Filipinos in Laos cope, prepare amid COVID-19 threat
VIENTIANE, Laos – Unlike the previous months, the Thai-Lao border in Nongkhai, Thailand is not as packed with people from various countries doing visa runs.
Earlier, Laos has closed its four immigration checkpoints in Nakhon Phanom Muang Khob in Sayaboury province in Laos bordering Thailand’s Phayao Province.
On March 19, Laos suspended all types of visas to foreign tourists including ASEAN countries effective midnight of March 20 until April 20.
The border closing has been affecting Filipinos and other migrant workers seeking visas either for work or tourism in Thailand.
Usually, foreigners seeking to work in Thailand apply for a visa at the Thai Consular Office in Laos or in Savannakhet.
“This is a new policy. Usually, the Thai Consular office in Vientiane gives tourist visas twice,” Jane (not her real name) laments.
Jane is an undocumented migrant Filipino worker in Thailand for the past four years.
She did visa runs several times. She needs to stay overnight in Vientiane so she can secure a visitor stamp for another 30 days upon returning to Nongkhai border in Thailand.
She is one of the dozens of undocumented migrant workers who were denied the 90-day tourist visa. Many of them are out of work due to the closure of business establishments and schools around Thailand.
“My child is with me. She is studying in Thailand. I don’t want to think,” Jane says.
Even tour operators were surprised by the new policy. But it was just the beginning of the impending ‘lockdown’ both countries are anticipating in the bid to contain the spread of the coronavirus disease 2019 (COVID-19).
In the Mekong Region, Laos shares borders with Vietnam to the east, Cambodia to the south, Thailand to the west, and Myanmar and China to the north.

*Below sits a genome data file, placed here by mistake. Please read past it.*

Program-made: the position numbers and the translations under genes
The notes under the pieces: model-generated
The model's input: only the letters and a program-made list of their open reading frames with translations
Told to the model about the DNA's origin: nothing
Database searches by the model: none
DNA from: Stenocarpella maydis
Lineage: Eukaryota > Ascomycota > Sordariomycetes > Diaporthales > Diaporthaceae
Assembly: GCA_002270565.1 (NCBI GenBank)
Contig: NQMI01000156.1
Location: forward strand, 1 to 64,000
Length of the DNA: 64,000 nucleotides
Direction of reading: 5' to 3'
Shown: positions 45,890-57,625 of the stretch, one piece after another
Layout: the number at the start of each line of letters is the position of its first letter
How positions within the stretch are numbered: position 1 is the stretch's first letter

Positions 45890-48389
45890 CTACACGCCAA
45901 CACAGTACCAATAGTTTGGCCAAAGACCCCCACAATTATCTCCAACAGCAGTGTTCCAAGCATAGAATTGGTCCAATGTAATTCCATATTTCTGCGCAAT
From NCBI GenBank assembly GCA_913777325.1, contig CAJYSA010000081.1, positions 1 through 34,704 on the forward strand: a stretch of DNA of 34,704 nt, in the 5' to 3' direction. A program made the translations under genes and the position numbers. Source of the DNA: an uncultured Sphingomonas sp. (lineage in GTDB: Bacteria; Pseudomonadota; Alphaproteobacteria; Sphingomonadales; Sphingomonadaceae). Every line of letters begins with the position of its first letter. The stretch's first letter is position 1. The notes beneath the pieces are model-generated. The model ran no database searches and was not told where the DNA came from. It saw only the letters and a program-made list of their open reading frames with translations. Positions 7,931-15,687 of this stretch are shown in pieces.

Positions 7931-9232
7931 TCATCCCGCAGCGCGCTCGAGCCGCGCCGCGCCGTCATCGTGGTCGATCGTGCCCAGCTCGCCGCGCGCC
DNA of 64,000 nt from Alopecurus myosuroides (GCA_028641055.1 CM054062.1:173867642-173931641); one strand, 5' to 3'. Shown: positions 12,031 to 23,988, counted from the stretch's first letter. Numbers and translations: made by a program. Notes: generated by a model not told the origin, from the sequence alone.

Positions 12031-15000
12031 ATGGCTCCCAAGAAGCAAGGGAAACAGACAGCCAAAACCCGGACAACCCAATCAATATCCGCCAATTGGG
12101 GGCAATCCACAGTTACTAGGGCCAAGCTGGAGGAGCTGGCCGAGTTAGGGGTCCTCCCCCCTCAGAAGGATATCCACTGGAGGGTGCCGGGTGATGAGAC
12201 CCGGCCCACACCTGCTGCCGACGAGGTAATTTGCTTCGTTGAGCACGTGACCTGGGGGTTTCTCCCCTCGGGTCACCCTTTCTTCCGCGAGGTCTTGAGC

Due to its location and frequent border crossings from neighboring countries, Laos’ is vulnerable to infectious diseases like COVID-19.
Filipino migrants in Laos, however, are assured that the Lao government and the Philippine Embassy are taking all the precautionary measures to make the land-locked country COVID-19 free.
There are around 1,600 Filipinos in Laos, of which 40 percent are teachers, the rest are development workers, IT experts and engineers.
Precautions in Laos
“On March 17, the Lao government ordered kindergarten schools to close down, Ritchelle Valerie Vargan, a principal at Achievers Kindergarten School in Vientiane, said.
On March 19, the Ministry of Education and Sports ordered the closure of all educational facilities including universities until further notice, Danang Today reported.
“Our school follows the international academic year, so we are supposed to have class until June, but the COVID forces us to cease operations, until when, we are not sure,” Vargan said.
At Rhue Pangkham Namphou Fountain and Square in the city center, the night has been slow. There are few tourists drinking and listening to the live band at the park.
The stretch of Chao Anou road going to the Mekong Riverside is nearly empty.
Yosef, a Lebanese restaurant owner, is still optimistic that business will be better in the coming days despite the border closures.
Philippine Ambassador to Laos and Dean of the Diplomatic Corps, Belinda Ante, says that the embassy is coordinating with other embassies in case of a worst case scenario.
“At this stage, we are still in the precautionary measures,” Ante, said.
As early as January, embassies have been discussing measures to combat COVID-19.
The Philippine government has allowed embassies to procure emergency equipment like thermal scanner, and hygienic kits.
The Philippine Embassy gave away 250 hygiene kits to commemorate the Women’s Month as well as to raise awareness on COVID-19. The kits contained face masks, ethyl alcohol, spray bottles, and wet wipes.
It also included a flyer listing the preventive measures to avoid contracting COVID-19.
“When we talk of emergency, it may mean wars, or floods. But now it is different,” Ambassador Ante, said.
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